Geographic Information Systems Stack Exchange is a question and answer site for cartographers, geographers and GIS professionals. Join them; it only takes a minute:

Sign up
Here's how it works:
  1. Anybody can ask a question
  2. Anybody can answer
  3. The best answers are voted up and rise to the top

I am using ArcMap software.

How can I find out Personal Geodatabase Version?

I have a client file but I want to find out which version they have used.

share|improve this question

I'm not sure if Personal Geodatabases are any different, but in ArcCatalog you can right-click on the name of a File Geodatabase, then have a look in the Upgrade Status section of the General tab of the Database Properties dialog that appears. I am currently using ArcGIS 10, and the Upgrade Status section of a version 9.3 File Geodatabase says the following:

This 9.3 database can be upgraded to the ArcGIS release you are currently using to support additional capabilities.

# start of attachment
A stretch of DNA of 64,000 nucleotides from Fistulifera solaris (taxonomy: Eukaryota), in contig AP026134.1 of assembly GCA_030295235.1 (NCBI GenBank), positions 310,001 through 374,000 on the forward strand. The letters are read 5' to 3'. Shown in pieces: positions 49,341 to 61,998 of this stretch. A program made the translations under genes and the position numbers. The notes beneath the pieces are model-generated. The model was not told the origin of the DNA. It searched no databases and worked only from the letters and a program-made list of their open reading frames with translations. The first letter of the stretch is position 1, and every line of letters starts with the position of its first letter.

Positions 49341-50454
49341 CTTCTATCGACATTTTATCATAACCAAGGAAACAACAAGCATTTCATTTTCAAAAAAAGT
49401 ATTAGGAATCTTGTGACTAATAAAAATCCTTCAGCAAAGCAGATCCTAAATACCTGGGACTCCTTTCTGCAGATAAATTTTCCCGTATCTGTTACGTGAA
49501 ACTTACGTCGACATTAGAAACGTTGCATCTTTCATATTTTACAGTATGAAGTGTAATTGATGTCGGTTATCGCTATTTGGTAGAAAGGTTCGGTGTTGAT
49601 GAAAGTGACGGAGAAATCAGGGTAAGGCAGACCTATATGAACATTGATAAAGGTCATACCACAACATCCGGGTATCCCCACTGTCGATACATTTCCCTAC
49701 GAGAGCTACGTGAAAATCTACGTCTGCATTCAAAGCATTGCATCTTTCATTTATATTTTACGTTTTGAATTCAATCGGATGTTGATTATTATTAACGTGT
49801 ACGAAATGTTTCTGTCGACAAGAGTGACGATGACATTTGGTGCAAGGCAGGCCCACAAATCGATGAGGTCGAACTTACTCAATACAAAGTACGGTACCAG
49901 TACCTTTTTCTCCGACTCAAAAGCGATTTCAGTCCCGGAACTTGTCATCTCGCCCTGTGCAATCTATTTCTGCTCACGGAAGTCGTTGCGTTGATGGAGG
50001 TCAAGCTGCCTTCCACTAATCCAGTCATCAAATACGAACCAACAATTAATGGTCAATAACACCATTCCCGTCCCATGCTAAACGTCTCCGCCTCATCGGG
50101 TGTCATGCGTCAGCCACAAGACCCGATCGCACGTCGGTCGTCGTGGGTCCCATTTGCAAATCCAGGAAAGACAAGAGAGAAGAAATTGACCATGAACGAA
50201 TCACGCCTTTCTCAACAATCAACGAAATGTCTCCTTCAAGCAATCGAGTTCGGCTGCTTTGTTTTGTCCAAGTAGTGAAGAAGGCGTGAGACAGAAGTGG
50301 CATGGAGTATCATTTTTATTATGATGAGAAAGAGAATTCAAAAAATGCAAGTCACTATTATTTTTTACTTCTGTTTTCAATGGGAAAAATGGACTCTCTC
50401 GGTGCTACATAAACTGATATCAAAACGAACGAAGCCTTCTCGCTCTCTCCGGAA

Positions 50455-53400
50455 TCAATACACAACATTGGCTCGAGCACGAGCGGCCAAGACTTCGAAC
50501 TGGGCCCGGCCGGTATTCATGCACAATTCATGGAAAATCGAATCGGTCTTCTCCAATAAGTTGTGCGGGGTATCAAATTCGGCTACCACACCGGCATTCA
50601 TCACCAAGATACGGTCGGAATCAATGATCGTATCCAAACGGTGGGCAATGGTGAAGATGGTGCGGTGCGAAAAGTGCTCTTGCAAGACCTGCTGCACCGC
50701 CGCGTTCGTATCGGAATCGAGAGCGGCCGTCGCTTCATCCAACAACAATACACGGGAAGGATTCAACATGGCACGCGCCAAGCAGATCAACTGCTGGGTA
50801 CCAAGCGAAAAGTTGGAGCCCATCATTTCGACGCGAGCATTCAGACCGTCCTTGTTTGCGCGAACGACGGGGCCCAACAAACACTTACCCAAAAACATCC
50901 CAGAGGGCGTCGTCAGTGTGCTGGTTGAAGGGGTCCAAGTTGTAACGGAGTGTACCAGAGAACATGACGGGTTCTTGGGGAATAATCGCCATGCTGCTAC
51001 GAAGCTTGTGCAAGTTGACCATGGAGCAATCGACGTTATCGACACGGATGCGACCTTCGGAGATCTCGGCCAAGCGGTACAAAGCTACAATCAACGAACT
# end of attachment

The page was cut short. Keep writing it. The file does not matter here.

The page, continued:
(I am sure there is probably a better solution.)

share|improve this answer
I would say this is actually the preferred method. – RyanDalton Oct 9 '12 at 21:18

This is NOT the preferred method, and is not recommended as it may lead to corruption of you geodatabase. Only attempt this after making a backup copy of your data.

If you do not have ArcGIS and need to figure out the release number of a Personal Geodatabase (*.mdb), you can also open it in MS Access. If the GDB is pre-10.0, you can look in the GDB_ReleaseInfo table. To determine the version look in the following columns:

  • Major (1= 8.x, 2 =9.x, 3= 10.x)
  • Minor is the "dot" release (ie- 8.3)
  • Bugfix is the Service Pack

If you have a post-10.0 Personal GDB, this information is buried in XML. To find the similar details, look in the GDB_Items table, PhysicalName='WORKSPACE', and read the XML in the Definition column. For example:


NOTE: I had to change the <> to [] to get the XML data to show up in this posting.

I do not know of any similar techniques for the FILE Geodatabase.

share|improve this answer
Is there something similar that can be done for an fgdb? – luke Jun 12 '14 at 14:46

Your Answer


By posting your answer, you agree to the privacy policy and terms of service.

Not the answer you're looking for? Browse other questions tagged or ask your own question.